A foul, evil-looking cloud descended on Jerusalem this afternoon. A cool wind blew dust from the desert into the city. Locals know the wind in Hebrew as a “Sharav” or, in Arabic, as a “hamsin”. Dust hung in the air. Our group of journalists traveling with the American Israel Educational Foundation have met with more than ten people from a variety of perspectives. One wind from the East we cannot escape is the one blowing across the sands from Iran.
In the Middle East, people are very attuned to the shifts in regional power. These changes are reflected in overt and discrete ways. I was very surprised, for instance, to hear Mahdi Abdul Hadi, the largely secular head of the Palestinian Academic Society for the Study of International Affairs, a think tank based in East Jerusalem, praising the religious currents emanating out of Iran. Abdul Hadi, who served us date and pistachio pastry, contrasted Shiite clerics with the Sunnis with whom he was raised. The former, members of the minority sect of Islam, could more freely expound on the Koran. “The Iranian Muslim Shiites are the only ones with the confidence to interpret the text,” he said. Of the Sunni, he said “they don’t have the courage or the power or the conviction to express it.” He added that he had heard examples of Sunni Muslims becoming Shiite Muslims in Lebanon and elsewhere. I can’t speak to the veracity of Abdul Hadi’s claim. Yet the fact that he wants to praise the religious leaders who run Iran suggests which way the wind may be blowing among Palestinians.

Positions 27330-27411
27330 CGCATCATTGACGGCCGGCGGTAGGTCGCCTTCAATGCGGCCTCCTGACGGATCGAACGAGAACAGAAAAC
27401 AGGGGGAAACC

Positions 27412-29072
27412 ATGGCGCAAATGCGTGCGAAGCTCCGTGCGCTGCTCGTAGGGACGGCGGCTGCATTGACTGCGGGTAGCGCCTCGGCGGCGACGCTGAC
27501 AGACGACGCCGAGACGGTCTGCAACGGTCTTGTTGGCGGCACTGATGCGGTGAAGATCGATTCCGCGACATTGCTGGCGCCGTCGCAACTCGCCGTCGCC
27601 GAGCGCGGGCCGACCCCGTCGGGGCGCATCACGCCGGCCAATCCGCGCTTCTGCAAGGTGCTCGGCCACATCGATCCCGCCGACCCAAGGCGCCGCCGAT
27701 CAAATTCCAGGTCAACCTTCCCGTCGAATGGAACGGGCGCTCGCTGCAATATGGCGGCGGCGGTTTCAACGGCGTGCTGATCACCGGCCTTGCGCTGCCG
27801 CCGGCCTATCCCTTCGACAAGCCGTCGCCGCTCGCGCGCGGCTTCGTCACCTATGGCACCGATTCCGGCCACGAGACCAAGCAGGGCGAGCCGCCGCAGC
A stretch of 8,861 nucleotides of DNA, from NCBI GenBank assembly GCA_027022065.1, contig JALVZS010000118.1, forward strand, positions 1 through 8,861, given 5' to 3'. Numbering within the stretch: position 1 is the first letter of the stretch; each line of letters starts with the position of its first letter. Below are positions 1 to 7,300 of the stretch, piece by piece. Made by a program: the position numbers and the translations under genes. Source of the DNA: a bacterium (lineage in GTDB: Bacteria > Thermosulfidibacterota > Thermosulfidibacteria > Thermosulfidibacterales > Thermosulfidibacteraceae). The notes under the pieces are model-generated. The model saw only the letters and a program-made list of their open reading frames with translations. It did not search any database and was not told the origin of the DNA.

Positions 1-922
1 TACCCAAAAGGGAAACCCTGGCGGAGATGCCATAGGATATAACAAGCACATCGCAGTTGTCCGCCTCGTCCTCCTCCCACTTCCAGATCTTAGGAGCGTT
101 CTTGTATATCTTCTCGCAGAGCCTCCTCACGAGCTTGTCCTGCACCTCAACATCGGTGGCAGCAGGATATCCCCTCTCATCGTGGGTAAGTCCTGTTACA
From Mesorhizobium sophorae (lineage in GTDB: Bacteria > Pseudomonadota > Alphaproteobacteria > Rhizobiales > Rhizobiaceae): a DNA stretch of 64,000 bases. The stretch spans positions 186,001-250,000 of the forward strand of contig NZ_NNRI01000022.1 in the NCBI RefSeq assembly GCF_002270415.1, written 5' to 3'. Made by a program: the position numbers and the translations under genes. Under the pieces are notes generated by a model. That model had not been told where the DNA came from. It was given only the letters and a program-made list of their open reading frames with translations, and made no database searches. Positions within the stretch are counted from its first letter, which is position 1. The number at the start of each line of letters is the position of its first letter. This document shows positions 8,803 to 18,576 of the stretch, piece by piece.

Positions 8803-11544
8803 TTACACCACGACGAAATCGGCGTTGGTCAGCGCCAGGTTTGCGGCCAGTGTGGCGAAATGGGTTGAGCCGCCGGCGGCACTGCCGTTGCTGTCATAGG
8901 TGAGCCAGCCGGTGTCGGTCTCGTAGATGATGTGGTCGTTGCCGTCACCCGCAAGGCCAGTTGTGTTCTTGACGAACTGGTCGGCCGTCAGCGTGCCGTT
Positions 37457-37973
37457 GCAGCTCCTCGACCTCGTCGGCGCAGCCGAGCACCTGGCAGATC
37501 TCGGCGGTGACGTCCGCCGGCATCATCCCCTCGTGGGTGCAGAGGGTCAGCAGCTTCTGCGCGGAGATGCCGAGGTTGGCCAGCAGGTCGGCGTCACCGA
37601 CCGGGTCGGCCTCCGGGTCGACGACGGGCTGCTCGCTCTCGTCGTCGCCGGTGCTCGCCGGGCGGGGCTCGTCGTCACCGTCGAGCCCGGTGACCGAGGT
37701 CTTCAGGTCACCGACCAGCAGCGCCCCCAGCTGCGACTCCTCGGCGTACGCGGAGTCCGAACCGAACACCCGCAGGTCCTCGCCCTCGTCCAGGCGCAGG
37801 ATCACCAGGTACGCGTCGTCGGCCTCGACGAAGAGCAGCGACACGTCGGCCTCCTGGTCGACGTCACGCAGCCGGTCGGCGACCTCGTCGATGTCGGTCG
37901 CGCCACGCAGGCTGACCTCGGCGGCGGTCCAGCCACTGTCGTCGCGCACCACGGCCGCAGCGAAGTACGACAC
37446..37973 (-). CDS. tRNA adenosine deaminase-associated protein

At Israel’s Holocaust memorial, Yad Vashem, the museum’s director of content, Dana Porath, talked about Iran’s recent Holocaust-denial conference. She said that, contrary to her expectations, a Farsi section on the Yad Vashem website had caught on. She said she had received numerous positive e-mails from Iran. “I was really overwhelmed by the interest,” she told me. “They tell me ‘we want you to know there are many of us out there.’ “